We are using the snippetResource to then fetch all the snippets and wait until it's returned to then assign the JSON it recieves from the WebAPI to a property called snippets on the $scope. So that we can easily loop & iterate over it in our modal view.

The final part of this controller is to create a function called insertSnippet that takes the selected snippet JSON object and then call the API to get the decoded contents of the selected snippet from our Web API.

I then create a new JSON object and assign the snippet contents and the snippet name and pass that to a function called $scope.Submit() which closes the dialog and will then invoke the callback function we created for when our main insert snippet button was clicked. So this will allow the snippet JSON object to be used in the callback for it to be inserted into the code editor and the notification to be shown.

Next is to create our modal HTML view and wire it up to our Angular controller.

<div class="umb-panel" ng-controller="Snippets.GitHubController">
    <div class="umb-panel-footer">
        <div class="btn-toolbar umb-btn-toolbar pull-right">
            <a href class="btn btn-link" ng-click="close()">
                <localize key="cancel" />
            </a>
        </div>
    </div>
    
    <div class="umb-modalcolumn-header">
        <div class="umb-el-wrap umb-panel-buttons">
            <div class="span6">
                <div class="form-search">
                    <i class="icon-search"></i>
                    <input type="text" ng-model="searchTerm" class="umb-search-field search-query" placeholder="Filter...">
                </div>
            </div>
        </div>
    </div>
    
    <div class="umb-panel-body umb-scrollable">
        <div class="tab-content umb-control-group">
            <div class="umb-pane">
                <h4>GitHub Snippets</h4>
                <h5>{{ repoUser.data }}/{{ repo.data }}</h5>

                <ul class="unstyled">
                    <li ng-repeat="snippet in snippets.data | filter: searchTerm" class="clearfix">
                        <span class="pull-left">{{ snippet.name }}</span> 
                        <a href="#" class="btn btn-primary pull-right" ng-click="insertSnippet(snippet)" prevent-default>
                            <i class="icon icon-code"></i> Insert Snippet
                        </a>
                    </li>
                </ul>
            </div>
        </div>
    </div>
</div>



This is the HTML for the modal view, I had to take a look at a few modals in the Umbraco source code to see what markup and CSS classes was expected for it to look like a neat modal and to fit in with the rest of the Umbraco Belle user interface.

The points to take away from this is that the first div has an attribute called ng-controller with the value of Snippets.GitHubController which is the name of our controller we defined in the previous file. I won't go into too much depth & detail here and this is relatively basic Angular View that is fetching & displaying values from the $scope in our controller and iterating over a loop for our snippets property on the $scope.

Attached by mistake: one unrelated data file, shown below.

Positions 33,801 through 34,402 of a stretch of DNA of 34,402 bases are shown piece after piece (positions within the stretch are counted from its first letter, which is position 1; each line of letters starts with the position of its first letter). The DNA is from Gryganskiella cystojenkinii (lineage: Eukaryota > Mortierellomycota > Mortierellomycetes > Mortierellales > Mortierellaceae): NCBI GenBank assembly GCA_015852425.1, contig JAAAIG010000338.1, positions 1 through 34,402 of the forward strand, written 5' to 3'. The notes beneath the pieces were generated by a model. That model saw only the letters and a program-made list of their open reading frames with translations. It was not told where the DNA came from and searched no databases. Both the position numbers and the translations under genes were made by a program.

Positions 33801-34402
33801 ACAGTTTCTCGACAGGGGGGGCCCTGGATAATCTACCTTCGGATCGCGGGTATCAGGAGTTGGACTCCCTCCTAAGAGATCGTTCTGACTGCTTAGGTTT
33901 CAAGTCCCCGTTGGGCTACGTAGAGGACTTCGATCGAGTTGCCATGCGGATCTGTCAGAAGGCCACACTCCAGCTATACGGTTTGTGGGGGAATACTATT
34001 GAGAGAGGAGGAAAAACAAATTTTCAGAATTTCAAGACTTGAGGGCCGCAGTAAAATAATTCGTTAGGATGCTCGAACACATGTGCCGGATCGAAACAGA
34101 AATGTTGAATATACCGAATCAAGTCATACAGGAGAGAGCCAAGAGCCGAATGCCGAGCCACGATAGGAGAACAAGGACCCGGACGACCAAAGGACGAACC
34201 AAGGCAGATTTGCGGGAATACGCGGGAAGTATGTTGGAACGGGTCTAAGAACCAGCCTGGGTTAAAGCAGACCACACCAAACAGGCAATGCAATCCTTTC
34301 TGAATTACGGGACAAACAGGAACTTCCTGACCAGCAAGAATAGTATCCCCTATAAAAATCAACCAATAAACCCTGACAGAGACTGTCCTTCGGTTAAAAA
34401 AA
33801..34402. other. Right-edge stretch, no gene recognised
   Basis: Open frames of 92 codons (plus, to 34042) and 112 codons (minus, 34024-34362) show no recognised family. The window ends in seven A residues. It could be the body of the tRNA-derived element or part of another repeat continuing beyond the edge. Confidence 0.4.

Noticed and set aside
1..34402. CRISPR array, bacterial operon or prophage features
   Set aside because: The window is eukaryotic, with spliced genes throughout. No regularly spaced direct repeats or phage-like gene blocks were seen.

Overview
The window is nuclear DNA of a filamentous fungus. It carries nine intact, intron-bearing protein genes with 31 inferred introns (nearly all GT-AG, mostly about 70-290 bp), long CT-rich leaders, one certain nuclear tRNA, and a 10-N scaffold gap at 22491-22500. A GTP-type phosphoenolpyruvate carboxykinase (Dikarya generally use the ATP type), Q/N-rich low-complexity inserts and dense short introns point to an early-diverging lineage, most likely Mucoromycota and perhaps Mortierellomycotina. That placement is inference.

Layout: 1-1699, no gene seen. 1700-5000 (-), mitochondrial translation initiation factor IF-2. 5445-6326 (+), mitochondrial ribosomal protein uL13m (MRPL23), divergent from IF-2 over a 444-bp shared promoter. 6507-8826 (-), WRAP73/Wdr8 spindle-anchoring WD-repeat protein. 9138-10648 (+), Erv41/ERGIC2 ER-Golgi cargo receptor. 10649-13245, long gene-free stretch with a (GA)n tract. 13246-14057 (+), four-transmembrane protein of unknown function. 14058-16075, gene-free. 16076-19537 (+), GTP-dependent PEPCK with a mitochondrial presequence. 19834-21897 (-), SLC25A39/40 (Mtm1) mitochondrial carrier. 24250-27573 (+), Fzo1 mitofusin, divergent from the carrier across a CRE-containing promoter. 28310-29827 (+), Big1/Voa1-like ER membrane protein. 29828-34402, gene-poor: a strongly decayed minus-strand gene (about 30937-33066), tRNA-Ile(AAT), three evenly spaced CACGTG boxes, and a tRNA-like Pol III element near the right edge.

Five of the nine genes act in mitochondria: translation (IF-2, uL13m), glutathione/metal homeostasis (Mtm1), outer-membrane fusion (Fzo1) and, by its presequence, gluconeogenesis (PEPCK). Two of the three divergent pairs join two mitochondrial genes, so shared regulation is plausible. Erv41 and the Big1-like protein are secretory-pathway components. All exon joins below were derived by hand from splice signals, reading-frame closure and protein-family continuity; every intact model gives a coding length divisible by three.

You can see inside my loop of the snippets is that I have a button that has an attribute of ng-click with the value of insertSnippet(snippet) that calls our function in our controller. Which goes and fetches the content of the selected snippet via the API and then closes the dialog, inserts the snippet & shows the notificiation.

We are almost on the home straight now, the final piece of the jigsaw puzzle is to create a package.manifest JSON file in order to register our two Javascript files into the Umbraco application.

{
        propertyEditors: [],

        javascript: [
            '~/App_Plugins/Snippets/Snippets.Github.Controller.js',
            '~/App_Plugins/Snippets/Snippet.Resource.js'
        ]
}

The one thing to note is that our JavaScript & HTML modal needs to live in Umbraco's plugin folder which is /App_Plugins in there I have created a folder called Snippets where the following files need to live:

  • /App_Plugins/Snippets/Snippet.Resource.js
  • /App_Plugins/Snippets/Snippets.GitHub.Controller.js
  • /App_Plugins/Snippets/snippet-dialog.html
  • /App_Plugins/Snippets/package.manifest

With these files in place and our code compiled into a DLL so the button in our event handler and our WebAPI we are good to go to test this out.

 

Final Conclusion

Here you can see the finished snippet inserted into the editor & with a nice neat notification
Here you can see the finished snippet inserted into the editor & with a nice neat notification

So now we are all done lets take a look at the finished thing, it's a thing of beauty! Thank you for taking the time out to read this massive post but I hope you have found some useful snippets or pointers for yourself to take away and use in your own projects.

I hope you found today's Umbraco advent calendar was helpful and useful to you all. I look forward to seeing what all you happy Umbraco developers create with Umbraco 7

Well there's only one thing left to say, Happy Christmas & New Year.
Warren x

 

Warren Buckley

Warren is on Twitter as